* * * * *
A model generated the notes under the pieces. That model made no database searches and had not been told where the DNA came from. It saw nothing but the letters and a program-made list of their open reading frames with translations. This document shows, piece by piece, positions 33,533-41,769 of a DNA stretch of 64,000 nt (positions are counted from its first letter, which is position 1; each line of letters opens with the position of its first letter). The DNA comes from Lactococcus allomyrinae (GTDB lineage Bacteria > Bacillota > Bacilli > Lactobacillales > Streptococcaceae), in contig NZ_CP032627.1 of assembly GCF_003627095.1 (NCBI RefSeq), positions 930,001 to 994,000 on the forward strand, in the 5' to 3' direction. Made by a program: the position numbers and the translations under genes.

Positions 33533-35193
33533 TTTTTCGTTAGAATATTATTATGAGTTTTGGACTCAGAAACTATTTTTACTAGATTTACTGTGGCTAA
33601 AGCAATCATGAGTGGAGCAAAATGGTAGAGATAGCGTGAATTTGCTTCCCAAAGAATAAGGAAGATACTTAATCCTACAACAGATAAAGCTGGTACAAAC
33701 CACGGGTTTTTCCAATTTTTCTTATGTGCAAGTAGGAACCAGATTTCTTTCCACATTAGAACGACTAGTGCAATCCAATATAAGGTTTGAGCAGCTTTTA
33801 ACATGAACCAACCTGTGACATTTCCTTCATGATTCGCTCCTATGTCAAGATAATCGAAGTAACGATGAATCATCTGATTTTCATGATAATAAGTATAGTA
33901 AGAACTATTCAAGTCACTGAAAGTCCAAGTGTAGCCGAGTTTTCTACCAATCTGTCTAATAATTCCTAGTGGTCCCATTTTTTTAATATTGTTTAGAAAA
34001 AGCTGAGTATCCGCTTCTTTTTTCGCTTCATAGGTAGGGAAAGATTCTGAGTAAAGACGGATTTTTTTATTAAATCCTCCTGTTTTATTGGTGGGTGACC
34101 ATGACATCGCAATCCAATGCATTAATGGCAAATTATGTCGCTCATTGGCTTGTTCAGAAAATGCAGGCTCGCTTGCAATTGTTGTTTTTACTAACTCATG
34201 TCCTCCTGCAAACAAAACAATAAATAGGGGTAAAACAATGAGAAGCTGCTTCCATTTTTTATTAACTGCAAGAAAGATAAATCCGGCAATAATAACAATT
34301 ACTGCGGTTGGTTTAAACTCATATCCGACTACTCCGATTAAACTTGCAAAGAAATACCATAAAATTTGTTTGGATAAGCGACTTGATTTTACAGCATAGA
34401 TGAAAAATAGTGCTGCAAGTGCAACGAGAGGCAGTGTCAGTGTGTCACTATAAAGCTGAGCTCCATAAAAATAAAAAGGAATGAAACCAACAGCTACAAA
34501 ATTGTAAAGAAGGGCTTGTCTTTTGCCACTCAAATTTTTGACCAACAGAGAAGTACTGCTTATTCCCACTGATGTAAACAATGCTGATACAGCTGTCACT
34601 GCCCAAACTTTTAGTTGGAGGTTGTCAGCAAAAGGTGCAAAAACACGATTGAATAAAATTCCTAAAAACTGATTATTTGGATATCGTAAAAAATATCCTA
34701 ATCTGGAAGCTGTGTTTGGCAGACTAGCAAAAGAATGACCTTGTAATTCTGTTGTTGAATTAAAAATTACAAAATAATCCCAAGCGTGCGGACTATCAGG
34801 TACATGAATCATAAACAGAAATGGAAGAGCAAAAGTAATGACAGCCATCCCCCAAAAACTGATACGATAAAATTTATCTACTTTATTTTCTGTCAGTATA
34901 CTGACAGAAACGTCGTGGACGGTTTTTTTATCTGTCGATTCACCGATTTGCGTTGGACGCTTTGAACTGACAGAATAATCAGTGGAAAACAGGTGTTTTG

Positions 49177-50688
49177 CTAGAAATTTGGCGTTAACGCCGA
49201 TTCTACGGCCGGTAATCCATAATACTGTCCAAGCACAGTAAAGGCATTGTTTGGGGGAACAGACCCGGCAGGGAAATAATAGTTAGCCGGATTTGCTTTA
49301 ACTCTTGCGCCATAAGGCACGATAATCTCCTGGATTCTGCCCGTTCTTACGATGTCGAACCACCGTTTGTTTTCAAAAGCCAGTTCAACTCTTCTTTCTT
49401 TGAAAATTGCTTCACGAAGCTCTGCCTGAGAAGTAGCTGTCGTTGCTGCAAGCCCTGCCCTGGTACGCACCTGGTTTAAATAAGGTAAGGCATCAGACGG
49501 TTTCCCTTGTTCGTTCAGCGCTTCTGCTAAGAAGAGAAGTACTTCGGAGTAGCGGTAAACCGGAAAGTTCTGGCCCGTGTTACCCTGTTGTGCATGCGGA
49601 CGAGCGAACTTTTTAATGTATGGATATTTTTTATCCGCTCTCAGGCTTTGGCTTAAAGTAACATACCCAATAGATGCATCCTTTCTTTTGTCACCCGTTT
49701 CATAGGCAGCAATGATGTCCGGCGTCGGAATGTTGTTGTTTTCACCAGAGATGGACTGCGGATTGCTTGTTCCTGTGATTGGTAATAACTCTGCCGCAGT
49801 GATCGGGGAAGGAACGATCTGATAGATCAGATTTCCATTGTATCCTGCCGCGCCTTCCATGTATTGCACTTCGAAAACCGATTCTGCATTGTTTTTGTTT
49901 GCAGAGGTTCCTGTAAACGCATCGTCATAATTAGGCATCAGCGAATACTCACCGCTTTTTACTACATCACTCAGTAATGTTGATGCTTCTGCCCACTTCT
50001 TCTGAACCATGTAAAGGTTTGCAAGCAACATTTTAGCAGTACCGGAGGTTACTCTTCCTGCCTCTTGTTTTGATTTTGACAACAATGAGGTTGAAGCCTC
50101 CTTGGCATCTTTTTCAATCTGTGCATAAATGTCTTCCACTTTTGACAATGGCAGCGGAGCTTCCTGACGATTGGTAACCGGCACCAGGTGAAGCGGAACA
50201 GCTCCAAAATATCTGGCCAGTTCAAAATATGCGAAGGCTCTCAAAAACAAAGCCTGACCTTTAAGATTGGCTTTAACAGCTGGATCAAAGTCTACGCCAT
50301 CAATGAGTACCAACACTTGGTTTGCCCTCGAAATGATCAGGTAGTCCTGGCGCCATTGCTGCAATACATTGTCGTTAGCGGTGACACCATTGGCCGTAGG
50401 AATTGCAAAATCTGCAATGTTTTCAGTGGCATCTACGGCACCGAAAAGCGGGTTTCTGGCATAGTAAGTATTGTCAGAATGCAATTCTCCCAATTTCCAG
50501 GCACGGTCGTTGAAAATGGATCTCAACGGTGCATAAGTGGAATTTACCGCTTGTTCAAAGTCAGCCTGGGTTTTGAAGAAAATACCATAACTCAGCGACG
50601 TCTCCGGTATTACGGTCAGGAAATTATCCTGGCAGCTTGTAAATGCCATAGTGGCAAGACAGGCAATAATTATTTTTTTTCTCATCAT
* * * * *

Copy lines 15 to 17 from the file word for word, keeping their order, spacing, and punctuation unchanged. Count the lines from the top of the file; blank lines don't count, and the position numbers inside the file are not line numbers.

34701 ATCTGGAAGCTGTGTTTGGCAGACTAGCAAAAGAATGACCTTGTAATTCTGTTGTTGAATTAAAAATTACAAAATAATCCCAAGCGTGCGGACTATCAGG
34801 TACATGAATCATAAACAGAAATGGAAGAGCAAAAGTAATGACAGCCATCCCCCAAAAACTGATACGATAAAATTTATCTACTTTATTTTCTGTCAGTATA
34901 CTGACAGAAACGTCGTGGACGGTTTTTTTATCTGTCGATTCACCGATTTGCGTTGGACGCTTTGAACTGACAGAATAATCAGTGGAAAACAGGTGTTTTG